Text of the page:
I have been an introvert all my life. In school or college, I was one of those popular girls who play negative roles in teen movies. And because of that, I never had to make an effort to get to know someone. Everyone knew me and I was happy with that.
In real life now, it is increasingly difficult for me to interact with new people or be the first one to break the ice. It was alright with me for a few years after I got married… I tried to avoid social gatherings and didn’t interact much with anyone but now in my professional life, I know how important it is to attend social events, workshops and conferences. And as much as I hate the thought of it, I always make it a point to attend as many events as I can to network with new people and to grow on both a professional and personal level.
I have attended almost a dozen such events in the past year and here are some pointers from all that I learnt from my experience and from the advice I received from my mentor.
DO NOT avoid large gatherings
As an introvert, you would want to avoid going to any events where meeting new people is concerned. You will be tempted for last minute cancellations also, but do not – and I repeat DO NOT give yourself a chance to back out. There have been many times I myself have avoided social gatherings or cancelled going right before the event only to regret my decision later. Therefore, the best thing to do is to keep a reminder of the event on your calendar and forget about it till the time your online calendar reminds you of it (which I normally keep for 30 minutes before the event). This way, you won’t give yourself a chance to back out and the best you can do is pray and hope for the event to cancel itself (which obviously doesn’t happen) hence you don’t have much choice left to hide somewhere and forget about it.
It is very difficult for me to talk to someone I don’t know. So as soon as I receive an invitation, I make a list of all the people who are going to be there and I end up stalking them on Facebook and LinkedIn. I do this so I can get insights into what they do, what their interests are, etc. This gives me great opening lines for when I meet them. You can normally find out the list of attendees from the event page on Facebook or their website. And even if you don’t, at least do some research on the speakers or panelists beforehand so you can get a chance to speak to them and stand out in the crowd, saying things you know might interest them.
Get out of BED
And by bed I mean your comfort zone. Even if you’re not a shy person, you will normally sit with the person / people you know. NO. Get up and sit with people you don’t know. You attend these events to network. For gossiping, you have kitty parties or boy / girl night-outs. So make the most of this chance you get to interact with some amazing new group of people. Sit with them, ask them what they do, exchange business cards… you really don’t know what curve your life is hitting right then.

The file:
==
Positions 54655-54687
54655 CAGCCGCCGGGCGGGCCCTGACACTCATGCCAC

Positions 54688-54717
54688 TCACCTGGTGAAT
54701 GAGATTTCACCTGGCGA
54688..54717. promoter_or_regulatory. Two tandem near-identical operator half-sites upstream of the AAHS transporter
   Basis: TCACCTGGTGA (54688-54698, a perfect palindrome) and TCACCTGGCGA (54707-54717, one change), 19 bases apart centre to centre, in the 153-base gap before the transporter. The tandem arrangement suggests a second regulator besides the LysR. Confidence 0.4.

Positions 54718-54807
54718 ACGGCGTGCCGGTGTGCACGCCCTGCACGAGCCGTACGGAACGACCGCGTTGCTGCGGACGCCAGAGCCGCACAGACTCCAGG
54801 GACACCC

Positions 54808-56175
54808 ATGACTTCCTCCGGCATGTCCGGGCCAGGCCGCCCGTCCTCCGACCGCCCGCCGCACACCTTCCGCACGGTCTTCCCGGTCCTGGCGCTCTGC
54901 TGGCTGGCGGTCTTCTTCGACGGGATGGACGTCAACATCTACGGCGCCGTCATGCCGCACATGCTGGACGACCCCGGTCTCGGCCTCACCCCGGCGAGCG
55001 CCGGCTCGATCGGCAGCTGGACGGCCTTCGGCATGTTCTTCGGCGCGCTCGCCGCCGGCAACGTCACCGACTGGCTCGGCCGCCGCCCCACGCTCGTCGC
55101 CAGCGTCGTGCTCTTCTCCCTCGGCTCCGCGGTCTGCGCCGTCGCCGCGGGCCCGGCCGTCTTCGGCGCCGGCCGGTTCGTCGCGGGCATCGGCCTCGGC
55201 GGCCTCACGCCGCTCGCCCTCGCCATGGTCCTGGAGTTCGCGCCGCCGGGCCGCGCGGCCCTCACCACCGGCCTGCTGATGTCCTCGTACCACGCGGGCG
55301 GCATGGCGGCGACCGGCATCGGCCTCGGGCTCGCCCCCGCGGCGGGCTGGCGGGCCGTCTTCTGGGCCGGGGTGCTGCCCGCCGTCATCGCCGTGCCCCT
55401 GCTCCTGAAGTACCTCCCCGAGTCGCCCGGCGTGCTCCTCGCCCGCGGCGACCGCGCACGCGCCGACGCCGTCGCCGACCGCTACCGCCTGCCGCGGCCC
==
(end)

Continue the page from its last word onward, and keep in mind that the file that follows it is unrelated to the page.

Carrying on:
Do not try to sell yourself
Many people see these events as a sale opportunity. ABSOLUTE NEGATIVE. Do not try to sell yourself, your products or your services directly to the people you meet. It leaves a very bad impression. Instead, always make sure that you convey what you do clearly and precisely and move on to more engaging talks / topics. Impress others by your knowledge of the industry. Do that and you will have made your mark. It’s a long process for your career but definitely worth it.
Business Cards – an asset
So I consider these business cards my most valuable asset. When I receive a business card from someone, I note down the event, the date and a bit of what we spoke about. This serves as a reminder for who that card belongs to. I tend to forget people easily and if this information is there on the card, I instantly replay the whole scenario in my head. I also make it a point to send a greeting email to everyone I meet the next day. This way the other person will also remember you for a long long time and if you ever need to use that contact, all you have to do is search for the initial email and send your request as a thread to that email. The receiver will instantly recognize you. WIN-WIN!
Online conferences and workshops
The best way to attend these online conferences is to attend only via an audio call. I have found this experience much more calming on my nerves than when I am engaged in a video call. This also leaves room in my mind for focusing on the agenda rather than constantly thinking about what other people think of me. Give it a try. Might be majorly helpful to you too.
All that said, you have to keep in mind the fact that you are only attending events relevant to your field or an event which may help your grow professionally or personally in some way. Your time has a cost and you don’t want to spend it without doing a cost-benefit analysis of it. It is great for people to know you but not at the cost of them selling your time off for a cheaper price than what it’s actually worth.
I read this line sometime ago and it so resonates with me:
Don’t fret about saying something clever or selling yourself. Everyone loves an introvert – all you have to do is listen.
All the very best to you shy guys out there!